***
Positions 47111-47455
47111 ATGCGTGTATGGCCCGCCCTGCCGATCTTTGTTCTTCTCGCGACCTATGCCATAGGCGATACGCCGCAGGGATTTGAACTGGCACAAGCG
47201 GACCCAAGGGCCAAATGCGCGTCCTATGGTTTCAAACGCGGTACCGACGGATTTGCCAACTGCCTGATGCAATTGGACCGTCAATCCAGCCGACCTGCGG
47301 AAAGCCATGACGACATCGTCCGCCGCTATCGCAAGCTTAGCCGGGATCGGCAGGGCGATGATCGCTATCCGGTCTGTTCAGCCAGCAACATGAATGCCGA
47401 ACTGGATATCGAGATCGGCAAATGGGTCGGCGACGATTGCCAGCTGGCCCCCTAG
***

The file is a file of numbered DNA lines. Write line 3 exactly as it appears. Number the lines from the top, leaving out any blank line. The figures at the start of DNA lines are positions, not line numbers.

47201 GACCCAAGGGCCAAATGCGCGTCCTATGGTTTCAAACGCGGTACCGACGGATTTGCCAACTGCCTGATGCAATTGGACCGTCAATCCAGCCGACCTGCGG